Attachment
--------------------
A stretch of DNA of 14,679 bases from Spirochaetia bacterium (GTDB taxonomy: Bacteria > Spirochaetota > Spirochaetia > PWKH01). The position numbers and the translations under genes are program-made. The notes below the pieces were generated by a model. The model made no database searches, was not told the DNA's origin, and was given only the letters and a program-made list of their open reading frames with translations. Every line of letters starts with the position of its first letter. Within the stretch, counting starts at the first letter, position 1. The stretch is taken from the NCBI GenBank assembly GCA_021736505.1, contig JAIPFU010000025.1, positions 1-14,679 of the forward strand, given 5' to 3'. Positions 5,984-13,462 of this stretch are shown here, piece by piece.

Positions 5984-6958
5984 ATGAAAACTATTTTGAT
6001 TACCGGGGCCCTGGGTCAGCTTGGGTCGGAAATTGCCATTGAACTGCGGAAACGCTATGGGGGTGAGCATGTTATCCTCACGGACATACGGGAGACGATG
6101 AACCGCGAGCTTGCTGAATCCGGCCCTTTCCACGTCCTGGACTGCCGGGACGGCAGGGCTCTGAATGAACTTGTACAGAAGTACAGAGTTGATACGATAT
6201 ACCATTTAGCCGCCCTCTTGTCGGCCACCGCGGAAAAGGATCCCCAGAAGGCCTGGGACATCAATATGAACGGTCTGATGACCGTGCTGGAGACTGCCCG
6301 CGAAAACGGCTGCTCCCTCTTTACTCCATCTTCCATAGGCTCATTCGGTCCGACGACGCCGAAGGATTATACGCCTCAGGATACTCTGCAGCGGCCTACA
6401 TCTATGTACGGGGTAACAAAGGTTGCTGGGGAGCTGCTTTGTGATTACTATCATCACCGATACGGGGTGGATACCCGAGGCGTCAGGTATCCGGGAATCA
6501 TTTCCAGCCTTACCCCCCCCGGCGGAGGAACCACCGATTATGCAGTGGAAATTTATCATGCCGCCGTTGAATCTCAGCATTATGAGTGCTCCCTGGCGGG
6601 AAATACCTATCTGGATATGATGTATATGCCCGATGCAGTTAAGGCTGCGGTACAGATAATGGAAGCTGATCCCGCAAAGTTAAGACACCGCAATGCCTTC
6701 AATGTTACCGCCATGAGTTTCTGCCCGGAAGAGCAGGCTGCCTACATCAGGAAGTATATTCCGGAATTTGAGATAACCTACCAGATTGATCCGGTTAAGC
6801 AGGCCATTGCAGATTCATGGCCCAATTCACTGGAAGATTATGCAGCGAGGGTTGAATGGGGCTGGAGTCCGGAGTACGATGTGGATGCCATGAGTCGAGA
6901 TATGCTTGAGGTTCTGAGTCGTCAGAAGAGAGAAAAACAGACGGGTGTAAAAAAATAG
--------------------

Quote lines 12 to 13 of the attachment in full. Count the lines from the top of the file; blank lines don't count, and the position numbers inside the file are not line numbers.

6801 AGGCCATTGCAGATTCATGGCCCAATTCACTGGAAGATTATGCAGCGAGGGTTGAATGGGGCTGGAGTCCGGAGTACGATGTGGATGCCATGAGTCGAGA
6901 TATGCTTGAGGTTCTGAGTCGTCAGAAGAGAGAAAAACAGACGGGTGTAAAAAAATAG